Observing the SYRIZA-led government is like watching the third sequel of the same bad movie. The script is basically identical, with just a few minor changes.
A politician craves power. His ambition, fanned by party acolytes, makes him oblivious to concerns of political stability. He forces early elections without displaying any support for radical, albeit much-needed reforms. His lavish promises are not backed by any serious plan for the day after.
The power-hungry politician sharpens the tone of rhetoric and encourages people to take to the streets in protest. He demonizes his political rivals, portraying them as soft in negotiations, as corrupt and even as traitors. The politician finally wins the elections and moves into the Maximos Mansion.
In the beginning, he feels omnipotent. Coaxed by the country’s establishment, he forms the impression that he will be treated like a king for many years to come. However, as time goes by, reality sets in and he starts to see that his past promises were in fact untenable.
Faced with no other option, he begins to take back his pledges, one by one. His old supporters begin to desert him. Every crucial parliamentary vote deals a blow on his majority. The situation inside the Maximos bunker becomes uncomfortably reminiscent of tenures past. Similar to previous occupants, he and his people come under fire from every direction. Their tactics have backfired.
Under mounting pressure, he deems he is doing what needs to be done – it’s the others who fail to see that. Behind closed doors, he may even argue that the problem lies with the country, that it’s “ungovernable.”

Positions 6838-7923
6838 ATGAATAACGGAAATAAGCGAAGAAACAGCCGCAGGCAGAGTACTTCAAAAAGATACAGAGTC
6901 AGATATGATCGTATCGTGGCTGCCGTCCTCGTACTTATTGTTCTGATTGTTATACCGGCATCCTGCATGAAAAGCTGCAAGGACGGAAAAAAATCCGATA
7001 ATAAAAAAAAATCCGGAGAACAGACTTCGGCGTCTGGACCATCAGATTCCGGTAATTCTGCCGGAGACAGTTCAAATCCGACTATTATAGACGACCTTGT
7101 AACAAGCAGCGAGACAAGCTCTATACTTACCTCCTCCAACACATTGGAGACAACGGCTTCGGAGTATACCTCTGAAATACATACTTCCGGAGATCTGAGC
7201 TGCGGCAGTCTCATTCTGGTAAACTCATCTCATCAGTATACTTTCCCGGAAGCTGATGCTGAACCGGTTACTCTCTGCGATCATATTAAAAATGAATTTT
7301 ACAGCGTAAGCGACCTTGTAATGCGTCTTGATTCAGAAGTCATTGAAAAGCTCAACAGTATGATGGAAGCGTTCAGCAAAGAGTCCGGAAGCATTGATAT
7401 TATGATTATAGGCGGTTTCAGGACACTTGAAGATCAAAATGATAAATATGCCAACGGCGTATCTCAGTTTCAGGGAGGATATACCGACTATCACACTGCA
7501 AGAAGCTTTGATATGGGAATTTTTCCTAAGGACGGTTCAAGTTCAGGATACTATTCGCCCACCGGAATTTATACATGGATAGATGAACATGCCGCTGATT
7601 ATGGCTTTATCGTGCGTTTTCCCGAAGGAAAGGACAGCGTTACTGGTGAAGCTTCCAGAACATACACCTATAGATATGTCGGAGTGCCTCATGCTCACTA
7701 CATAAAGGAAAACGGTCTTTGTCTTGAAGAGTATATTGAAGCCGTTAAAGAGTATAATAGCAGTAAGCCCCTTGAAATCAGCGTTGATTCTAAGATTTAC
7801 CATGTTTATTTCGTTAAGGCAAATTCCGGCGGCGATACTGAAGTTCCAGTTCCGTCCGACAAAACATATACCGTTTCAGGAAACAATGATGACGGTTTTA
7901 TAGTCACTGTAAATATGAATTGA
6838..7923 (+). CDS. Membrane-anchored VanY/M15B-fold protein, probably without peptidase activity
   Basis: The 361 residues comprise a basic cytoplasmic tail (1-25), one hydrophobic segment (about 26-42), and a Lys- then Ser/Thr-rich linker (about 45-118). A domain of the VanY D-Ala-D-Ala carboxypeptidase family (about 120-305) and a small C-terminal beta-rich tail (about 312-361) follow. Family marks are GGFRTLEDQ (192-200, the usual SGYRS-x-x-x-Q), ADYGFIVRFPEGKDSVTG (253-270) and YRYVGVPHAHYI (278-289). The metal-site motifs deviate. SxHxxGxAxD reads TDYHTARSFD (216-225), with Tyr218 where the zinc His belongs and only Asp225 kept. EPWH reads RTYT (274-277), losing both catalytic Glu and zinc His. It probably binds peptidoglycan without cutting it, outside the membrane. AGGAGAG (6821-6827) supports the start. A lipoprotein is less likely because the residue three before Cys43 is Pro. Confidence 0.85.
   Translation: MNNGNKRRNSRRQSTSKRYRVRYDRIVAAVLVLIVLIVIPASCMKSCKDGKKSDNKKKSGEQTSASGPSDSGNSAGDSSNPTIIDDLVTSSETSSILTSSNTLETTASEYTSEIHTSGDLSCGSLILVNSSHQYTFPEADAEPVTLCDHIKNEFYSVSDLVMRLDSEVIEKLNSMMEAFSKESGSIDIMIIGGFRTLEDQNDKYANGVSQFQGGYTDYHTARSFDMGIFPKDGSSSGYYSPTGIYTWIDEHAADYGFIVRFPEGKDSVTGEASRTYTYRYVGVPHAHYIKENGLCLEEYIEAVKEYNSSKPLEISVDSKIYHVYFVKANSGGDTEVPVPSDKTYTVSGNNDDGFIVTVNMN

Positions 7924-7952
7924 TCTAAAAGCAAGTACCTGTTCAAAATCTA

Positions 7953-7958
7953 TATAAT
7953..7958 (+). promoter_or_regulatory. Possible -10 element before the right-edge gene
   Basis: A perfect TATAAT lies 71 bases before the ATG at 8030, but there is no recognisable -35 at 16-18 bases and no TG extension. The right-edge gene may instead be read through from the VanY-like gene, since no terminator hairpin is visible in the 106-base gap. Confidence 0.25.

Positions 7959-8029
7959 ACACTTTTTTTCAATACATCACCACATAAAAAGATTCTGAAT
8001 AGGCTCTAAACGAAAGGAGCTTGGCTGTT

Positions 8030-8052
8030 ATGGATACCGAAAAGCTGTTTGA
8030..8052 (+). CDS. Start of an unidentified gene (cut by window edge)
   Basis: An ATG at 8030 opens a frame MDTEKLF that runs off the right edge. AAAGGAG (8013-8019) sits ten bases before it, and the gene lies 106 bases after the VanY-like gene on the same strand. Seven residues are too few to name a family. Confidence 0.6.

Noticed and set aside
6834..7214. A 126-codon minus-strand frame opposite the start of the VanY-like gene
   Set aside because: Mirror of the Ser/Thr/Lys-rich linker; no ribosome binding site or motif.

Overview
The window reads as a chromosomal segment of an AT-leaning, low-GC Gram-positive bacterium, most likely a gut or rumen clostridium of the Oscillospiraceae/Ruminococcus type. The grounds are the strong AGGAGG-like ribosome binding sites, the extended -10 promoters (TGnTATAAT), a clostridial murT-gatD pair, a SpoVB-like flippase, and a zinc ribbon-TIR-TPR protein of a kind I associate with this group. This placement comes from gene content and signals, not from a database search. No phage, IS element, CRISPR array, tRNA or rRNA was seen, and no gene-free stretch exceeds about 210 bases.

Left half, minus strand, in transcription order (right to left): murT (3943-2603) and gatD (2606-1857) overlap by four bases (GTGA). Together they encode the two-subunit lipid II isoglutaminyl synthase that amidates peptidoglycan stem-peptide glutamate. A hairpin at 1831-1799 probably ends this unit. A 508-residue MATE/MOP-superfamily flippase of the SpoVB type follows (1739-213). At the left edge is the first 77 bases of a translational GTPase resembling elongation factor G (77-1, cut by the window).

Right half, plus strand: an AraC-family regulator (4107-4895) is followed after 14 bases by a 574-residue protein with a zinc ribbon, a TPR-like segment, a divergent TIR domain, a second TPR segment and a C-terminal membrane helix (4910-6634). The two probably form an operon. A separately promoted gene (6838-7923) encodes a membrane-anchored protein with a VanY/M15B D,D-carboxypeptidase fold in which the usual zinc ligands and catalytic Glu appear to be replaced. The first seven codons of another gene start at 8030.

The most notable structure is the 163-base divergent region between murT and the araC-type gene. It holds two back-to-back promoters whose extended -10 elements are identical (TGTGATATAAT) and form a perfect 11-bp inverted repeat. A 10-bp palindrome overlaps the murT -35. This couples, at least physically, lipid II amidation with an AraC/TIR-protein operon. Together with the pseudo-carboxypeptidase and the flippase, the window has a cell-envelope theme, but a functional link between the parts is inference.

The ephemeral allies start to slink away as they see that their demands, in exchange for their support, are not being fulfilled. The prime minister begins to see enemies in his ranks. He turns against vested interests that used to be on his side, accusing them of being corrupt.
All of a sudden, he realizes the need for consensus. But after all the fat that has been poured onto the flames in the meantime, no one really wants to hear talk about a national plan. His throne begins to creak beneath him; the majority is drifting away and panic sets in. This is where governments usually lose control.
The screenplay is unchanged. The only thing different is the characters and the level of irresponsibility and fanaticism. I am personally fed up of seeing the same movie again and again. The one thing that frustrates me more is all those people who saw part I and II, yet failed to make any sense of theM.